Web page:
## Introduction

This article describes how to solve a logic problem using a Genetic Algorithm. It assumes no prior knowledge of GAs. In fact, half of this article is dedicated to explaining the internal structure of a Genetic Algorithm.

### So what is the problem domain we are trying to solve?

Well, GAs can be used to solve many problems. In fact, GAs have been used to grow new mathematical syntax trees, train multi-layer neural networks, to name but a few instances.

However, for this example, I have used a simple card splitting excercise, which is as detailed here:

- You have 10 cards numbered 1 to 10
- You have to divide them into two piles so that:
- The sum of the first pile is as close as possible to 36.
- And the product of all in the second pile is as close as possible to 360.

Now, I am not saying that this could **not** be done by hand, using old fashioned brain juice, it's just better suited to a GA, as it could take 100s or even 1000s of different combinations to get the correct result. Well, probably not that many for this simple problem, but it certainly could take a lot of combinations for a more difficult problem. Suffice to say, it is just good fun to do it with a GA. So, let's carry on.

### So what is a Genetic Algorithm?

Well, Wikipedia says this:

A genetic algorithm is a search technique used in computing, to find true or approximate solutions to optimization and search problems, and is often abbreviated as GA. Genetic algorithms are categorized as global search heuristics. Genetic algorithms are a particular class of evolutionary algorithms that use techniques inspired by evolutionary biology such as inheritance, mutation, selection, and crossover (also called recombination).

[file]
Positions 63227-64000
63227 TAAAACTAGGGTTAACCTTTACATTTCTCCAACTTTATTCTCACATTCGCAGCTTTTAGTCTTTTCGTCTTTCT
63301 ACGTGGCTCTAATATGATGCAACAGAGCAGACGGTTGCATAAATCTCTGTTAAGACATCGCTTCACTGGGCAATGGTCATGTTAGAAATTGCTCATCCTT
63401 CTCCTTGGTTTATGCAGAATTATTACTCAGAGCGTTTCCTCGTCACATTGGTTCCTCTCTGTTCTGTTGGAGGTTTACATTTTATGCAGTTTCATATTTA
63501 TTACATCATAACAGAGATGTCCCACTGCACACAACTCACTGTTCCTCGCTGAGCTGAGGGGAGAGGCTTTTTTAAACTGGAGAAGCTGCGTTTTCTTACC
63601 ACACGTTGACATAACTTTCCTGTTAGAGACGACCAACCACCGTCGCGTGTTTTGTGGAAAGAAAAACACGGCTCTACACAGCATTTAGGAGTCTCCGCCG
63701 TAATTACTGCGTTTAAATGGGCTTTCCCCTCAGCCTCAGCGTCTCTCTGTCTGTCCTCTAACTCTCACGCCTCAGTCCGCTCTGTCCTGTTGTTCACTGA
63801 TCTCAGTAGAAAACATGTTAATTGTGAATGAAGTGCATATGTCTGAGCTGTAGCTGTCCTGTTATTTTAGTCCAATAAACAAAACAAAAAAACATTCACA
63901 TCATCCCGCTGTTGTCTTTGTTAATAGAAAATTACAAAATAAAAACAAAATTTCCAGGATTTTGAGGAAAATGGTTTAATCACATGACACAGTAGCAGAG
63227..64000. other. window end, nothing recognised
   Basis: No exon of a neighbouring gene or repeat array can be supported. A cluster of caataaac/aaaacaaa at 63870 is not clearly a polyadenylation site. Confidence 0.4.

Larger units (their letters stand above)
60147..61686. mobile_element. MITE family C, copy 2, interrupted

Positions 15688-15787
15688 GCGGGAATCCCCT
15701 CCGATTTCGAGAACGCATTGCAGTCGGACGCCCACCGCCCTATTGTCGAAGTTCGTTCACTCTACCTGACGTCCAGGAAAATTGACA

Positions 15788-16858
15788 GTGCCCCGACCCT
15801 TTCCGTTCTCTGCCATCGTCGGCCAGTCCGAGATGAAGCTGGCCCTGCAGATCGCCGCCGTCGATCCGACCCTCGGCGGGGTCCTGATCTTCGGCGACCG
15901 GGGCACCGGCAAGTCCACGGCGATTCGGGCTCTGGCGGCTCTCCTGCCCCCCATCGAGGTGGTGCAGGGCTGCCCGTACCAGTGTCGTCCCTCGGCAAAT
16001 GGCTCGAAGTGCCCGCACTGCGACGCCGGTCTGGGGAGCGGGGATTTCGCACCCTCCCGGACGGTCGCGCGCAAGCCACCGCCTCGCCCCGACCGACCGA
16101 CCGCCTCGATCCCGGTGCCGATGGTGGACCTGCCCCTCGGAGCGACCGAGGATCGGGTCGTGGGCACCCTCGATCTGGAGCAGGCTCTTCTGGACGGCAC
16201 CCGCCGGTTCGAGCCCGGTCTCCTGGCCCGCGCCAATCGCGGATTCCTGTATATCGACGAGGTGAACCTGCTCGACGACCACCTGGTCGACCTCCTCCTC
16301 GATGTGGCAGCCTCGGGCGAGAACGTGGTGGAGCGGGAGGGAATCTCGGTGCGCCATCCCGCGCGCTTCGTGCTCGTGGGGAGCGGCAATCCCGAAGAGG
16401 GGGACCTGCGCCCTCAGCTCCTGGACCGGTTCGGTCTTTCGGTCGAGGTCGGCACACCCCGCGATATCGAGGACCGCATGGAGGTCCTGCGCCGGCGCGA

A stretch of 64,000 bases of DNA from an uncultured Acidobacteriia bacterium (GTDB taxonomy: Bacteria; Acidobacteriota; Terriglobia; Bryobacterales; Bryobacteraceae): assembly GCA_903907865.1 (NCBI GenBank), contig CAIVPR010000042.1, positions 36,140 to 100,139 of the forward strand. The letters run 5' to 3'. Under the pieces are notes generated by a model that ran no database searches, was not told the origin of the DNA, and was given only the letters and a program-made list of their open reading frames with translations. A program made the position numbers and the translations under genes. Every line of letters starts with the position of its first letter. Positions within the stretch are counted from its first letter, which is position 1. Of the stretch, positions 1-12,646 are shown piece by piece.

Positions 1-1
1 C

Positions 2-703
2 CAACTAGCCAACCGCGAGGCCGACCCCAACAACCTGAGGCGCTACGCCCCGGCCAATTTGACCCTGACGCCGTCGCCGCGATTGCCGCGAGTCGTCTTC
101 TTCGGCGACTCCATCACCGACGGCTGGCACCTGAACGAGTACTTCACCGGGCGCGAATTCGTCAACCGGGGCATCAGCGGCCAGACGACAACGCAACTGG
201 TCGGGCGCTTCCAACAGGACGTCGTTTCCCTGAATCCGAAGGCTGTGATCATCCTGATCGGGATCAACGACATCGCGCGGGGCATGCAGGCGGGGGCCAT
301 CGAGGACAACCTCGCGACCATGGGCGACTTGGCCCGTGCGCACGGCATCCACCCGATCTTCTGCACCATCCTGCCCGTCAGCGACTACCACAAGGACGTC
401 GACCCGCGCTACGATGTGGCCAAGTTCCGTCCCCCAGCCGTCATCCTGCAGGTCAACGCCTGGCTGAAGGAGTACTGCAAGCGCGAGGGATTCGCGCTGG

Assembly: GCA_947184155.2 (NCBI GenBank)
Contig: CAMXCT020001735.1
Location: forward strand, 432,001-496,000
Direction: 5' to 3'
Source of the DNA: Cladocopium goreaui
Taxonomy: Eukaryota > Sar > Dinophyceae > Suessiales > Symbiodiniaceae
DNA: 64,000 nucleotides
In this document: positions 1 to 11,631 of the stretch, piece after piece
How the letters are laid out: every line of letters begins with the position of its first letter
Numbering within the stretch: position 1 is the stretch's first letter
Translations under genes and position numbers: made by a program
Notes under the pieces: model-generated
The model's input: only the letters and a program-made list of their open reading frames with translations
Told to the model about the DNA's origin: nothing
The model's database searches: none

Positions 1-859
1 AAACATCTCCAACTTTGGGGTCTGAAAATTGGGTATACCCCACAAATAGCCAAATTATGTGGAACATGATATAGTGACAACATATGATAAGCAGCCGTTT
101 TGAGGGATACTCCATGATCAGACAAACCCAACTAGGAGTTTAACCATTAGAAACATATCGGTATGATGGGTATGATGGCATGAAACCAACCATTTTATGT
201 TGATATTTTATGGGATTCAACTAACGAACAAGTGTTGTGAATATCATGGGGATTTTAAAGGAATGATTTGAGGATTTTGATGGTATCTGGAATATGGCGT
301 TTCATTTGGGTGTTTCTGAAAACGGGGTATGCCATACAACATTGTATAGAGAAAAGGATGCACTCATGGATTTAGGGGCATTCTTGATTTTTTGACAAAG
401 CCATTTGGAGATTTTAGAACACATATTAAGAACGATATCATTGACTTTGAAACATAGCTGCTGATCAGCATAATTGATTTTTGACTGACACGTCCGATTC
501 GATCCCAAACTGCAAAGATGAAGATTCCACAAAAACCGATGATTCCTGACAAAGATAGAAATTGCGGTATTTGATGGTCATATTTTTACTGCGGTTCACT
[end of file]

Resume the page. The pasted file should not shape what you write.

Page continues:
Genetic algorithms are implemented as a computer simulation in which a population of abstract representations (called chromosomes or the genotype or the genome) of candidate solutions (called individuals, creatures, or phenotypes) to an optimization problem evolves towards better solutions. Traditionally, solutions are represented in binary as strings of 0s and 1s, but other encodings are also possible. The evolution usually starts from a population of randomly generated individuals, and happens in generations. In each generation, the fitness of every individual in the population is evaluated, multiple individuals are stochastically selected from the current population (based on their fitness), and modified (recombined and possibly mutated) to form a new population. The new population is then used in the next iteration of the algorithm.

Follow that?? If not, let's try a diagram. (**Note** that this is a Microbial GA, there are lots of GA types, but I just happen to like this one, and it's the one this article uses.)

I prefer to think of a GA as a way of really quickly (well, may be quite slow, depending on the problem) trying out some evolutionary programming techniques, that mother nature has always had.